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ye, ex*“ The hanging up and adoring of the Host was but lately set up,” says Cranmer, “ by Pope Innocent and Honorius.” Burnett's Hist.' &c. vol. ii. p. 116. Many circumstances connected with the worship of the Host were the suggestions of the very dregs of society. Jortin says, (Rem. vol. v. p. 472)“ This was the case with both the procession and the festival of the Holy Sacrament."

sible way to incite people to faith, love, and repentance-to make satisfaction for sin, and to obtain all necessary blessings ! Let us see if we cannot produce from the scriptures more clearly-defined evidences as to the necessity of the service of the CHURCH of Christ being performed in the vulgar tongues of all nations :-with the church of Popery we should not have interfered, did she not insist that she was Christian whilst opposing her own tenets, with all her power, to the doctrines of Christ. We quote from the 1st Cor. ch. xiv., which treats of the gift of prophecy, and of religious worship, in a known language; “He that speaketh in an unknown tongue speaketh not unto men bat unto God, for no man understandeth him. He that speaketh in an unknown tongue edifieth himself. For if the trumpet give an uncertain sound, who shall prepare himself to the battle? So likewise cept ye utter by the tongue words easy to be understood, how shall it be known what is spoken? If I know not the meaning of the voice, I shall be unto him that speaketh a barbarian; and he that speaketh shall be a barbarian unto me. If I pray in an unknown tongue my spirit prayeth, but my understanding is unfruitful. What is it then? I will pray with the spirit, and I will pray with the understanding also; I will sing with the spirit, and I will sing with the understanding also : else, when thou shalt bless with the spirit, how shall he that occupieth the room of the unlearned say AMEN ! at thy giving of thanks, seeing he understandeth not what thou sayest? In the CHURCH I had rather speak five words with my understanding, that by my voice I might teach others also, than ten thousand words in an UNKNOWN TONGUE. Brethren, be not children in understanding ; howbeit, in malice be ye children, but in understanding be ye men. If, therefore, the whole Church be come together into one place, and all speak with tongues, [i. e. with foreign tongues,] and there come in those that are unlearned, or unbelievers, will they not say that ye are mad? Let all things be done to edifying; for God is not the author of confusion but of peace, as in all Churches of the Saints.”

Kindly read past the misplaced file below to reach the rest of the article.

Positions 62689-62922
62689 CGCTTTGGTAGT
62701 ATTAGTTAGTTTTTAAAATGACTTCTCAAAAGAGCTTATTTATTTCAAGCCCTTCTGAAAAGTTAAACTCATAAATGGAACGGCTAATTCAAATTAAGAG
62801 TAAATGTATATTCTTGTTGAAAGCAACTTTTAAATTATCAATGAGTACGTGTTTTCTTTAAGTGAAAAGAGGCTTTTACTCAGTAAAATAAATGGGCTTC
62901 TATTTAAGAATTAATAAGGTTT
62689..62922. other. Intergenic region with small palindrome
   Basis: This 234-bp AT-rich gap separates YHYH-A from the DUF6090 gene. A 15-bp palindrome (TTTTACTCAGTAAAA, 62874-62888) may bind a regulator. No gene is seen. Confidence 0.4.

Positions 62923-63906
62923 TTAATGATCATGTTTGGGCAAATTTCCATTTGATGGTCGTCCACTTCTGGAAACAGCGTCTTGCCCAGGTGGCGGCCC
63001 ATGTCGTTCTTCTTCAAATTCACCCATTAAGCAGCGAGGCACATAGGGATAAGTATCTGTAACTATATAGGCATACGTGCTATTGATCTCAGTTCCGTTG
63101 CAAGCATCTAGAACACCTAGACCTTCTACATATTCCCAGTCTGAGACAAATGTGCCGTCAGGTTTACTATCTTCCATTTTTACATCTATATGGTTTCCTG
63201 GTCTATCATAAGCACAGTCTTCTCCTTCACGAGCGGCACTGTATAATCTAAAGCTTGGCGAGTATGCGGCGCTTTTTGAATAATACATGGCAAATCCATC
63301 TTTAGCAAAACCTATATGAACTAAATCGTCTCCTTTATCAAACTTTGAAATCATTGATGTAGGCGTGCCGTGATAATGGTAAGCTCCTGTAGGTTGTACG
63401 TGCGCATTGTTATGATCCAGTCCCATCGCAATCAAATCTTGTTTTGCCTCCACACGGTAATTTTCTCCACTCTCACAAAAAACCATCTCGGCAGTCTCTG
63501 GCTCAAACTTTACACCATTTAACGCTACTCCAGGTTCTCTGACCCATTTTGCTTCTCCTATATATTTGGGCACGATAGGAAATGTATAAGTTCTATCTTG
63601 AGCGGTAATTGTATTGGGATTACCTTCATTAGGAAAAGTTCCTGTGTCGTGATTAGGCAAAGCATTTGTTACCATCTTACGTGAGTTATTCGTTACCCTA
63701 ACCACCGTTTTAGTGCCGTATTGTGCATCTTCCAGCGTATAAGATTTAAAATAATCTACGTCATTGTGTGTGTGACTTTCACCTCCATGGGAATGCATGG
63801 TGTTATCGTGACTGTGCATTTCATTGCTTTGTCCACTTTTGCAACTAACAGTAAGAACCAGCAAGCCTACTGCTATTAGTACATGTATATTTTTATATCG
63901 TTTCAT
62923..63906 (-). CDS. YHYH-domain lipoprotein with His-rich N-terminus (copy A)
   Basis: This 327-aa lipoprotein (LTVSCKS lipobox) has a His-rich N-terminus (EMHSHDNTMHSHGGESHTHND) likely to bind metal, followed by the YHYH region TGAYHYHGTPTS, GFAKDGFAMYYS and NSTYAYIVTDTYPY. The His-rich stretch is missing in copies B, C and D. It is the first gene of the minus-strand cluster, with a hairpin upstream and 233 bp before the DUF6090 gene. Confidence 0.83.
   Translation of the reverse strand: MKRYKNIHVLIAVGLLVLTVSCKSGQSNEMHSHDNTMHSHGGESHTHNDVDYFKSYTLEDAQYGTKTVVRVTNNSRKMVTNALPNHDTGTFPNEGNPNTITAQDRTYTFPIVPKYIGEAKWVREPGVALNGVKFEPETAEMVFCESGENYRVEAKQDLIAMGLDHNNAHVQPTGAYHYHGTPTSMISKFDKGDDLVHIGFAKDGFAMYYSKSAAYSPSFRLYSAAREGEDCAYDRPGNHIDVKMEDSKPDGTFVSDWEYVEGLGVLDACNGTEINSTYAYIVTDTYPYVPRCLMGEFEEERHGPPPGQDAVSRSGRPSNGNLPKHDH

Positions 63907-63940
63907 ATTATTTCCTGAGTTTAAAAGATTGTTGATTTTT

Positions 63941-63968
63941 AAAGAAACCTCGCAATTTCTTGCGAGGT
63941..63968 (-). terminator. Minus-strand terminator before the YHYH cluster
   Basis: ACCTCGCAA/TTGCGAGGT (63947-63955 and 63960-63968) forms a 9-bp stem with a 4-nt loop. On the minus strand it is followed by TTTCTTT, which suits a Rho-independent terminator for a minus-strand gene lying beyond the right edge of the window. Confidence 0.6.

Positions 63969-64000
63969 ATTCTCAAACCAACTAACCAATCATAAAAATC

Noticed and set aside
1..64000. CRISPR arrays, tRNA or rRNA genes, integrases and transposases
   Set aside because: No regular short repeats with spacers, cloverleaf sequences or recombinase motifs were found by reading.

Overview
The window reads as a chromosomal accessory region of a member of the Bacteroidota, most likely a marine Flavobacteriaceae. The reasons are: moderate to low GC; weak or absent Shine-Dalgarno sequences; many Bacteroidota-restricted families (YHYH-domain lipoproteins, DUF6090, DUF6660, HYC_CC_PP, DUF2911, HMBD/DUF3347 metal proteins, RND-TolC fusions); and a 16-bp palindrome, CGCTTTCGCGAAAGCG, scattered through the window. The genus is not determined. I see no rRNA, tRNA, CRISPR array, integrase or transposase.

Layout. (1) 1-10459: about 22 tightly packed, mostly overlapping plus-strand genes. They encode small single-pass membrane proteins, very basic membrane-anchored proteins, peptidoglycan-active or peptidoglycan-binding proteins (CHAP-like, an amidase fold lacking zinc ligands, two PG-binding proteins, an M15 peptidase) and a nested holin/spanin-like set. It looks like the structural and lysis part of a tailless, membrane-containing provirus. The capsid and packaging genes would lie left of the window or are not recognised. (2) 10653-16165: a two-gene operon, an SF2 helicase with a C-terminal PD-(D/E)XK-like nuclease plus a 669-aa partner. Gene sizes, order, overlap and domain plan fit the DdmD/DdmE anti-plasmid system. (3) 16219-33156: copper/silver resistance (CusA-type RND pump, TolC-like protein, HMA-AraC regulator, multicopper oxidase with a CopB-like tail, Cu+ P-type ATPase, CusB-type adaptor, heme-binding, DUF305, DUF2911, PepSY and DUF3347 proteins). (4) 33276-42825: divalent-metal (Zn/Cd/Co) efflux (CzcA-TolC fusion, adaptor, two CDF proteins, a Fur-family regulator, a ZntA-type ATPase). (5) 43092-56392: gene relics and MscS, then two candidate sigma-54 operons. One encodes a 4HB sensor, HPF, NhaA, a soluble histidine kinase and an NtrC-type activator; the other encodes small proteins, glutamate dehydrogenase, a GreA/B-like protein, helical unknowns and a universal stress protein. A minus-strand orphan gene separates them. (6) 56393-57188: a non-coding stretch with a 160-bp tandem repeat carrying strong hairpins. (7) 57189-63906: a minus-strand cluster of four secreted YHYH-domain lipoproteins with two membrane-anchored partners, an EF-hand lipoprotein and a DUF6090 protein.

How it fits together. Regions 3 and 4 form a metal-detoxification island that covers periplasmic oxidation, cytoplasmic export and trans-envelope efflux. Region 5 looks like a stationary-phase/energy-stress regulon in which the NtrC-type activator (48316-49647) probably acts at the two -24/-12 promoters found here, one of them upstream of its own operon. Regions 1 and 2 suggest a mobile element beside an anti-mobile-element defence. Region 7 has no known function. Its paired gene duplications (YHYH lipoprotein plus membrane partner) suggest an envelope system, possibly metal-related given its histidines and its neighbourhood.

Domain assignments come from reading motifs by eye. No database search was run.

Are not these passages of Scripture as clear and explicit as the "mysteries” of Popery?--we ask the question of Roman Catholics only. Would we could persuade them to consult the Scriptures with their “understanding," as the Apostle teaches!

Owing to the corruption of language it was that rendered it doubly necessary to have given the forms of worship of all Christian churches in the vulgar tongue, reasonable as it is to imagine that no honest profession of religious faith would have deemed it contrary to its interests to do so. When the Italian, French, Spanish, and other languages, were mingled with the Latin, and the Latin itself thus became corrupted, instead of adapting the forms of worship to the understanding of the people, it was the policy of the Vatican to keep the Romish laity in as gross ignorance as possible; and of which nothing can be so great a proof as the denial of the

very scriptures which Popery herself obliges them to profess to believe in (without seeing them) as “ the infallible word of God.” “ The Latin form of worship,” says Mosheim, (v. ii. p. 573,) " which had for many ages before been strongly recommended by the Popes, was at length enforced in all the western churches by Gregory VII.” (in the eleventh century.) “ So early as the fourth century,” the author above quoted assures us, (v. č. p. 292, Eng. Trans.) “it would seem as if all possible means had been industriously used to give an air of folly and extravagance to the Christian assemblies *."

CHAP. VII.-OF PURGATORY.
What is the doctrine of the Church as to this point ?

We constantly hold that there is a Purgatory; and that the souls therein detained are helped by the suffrages of the faithful: that is, by the prayers and alms offered for them, and principally by the holy sacrifice of the mass*.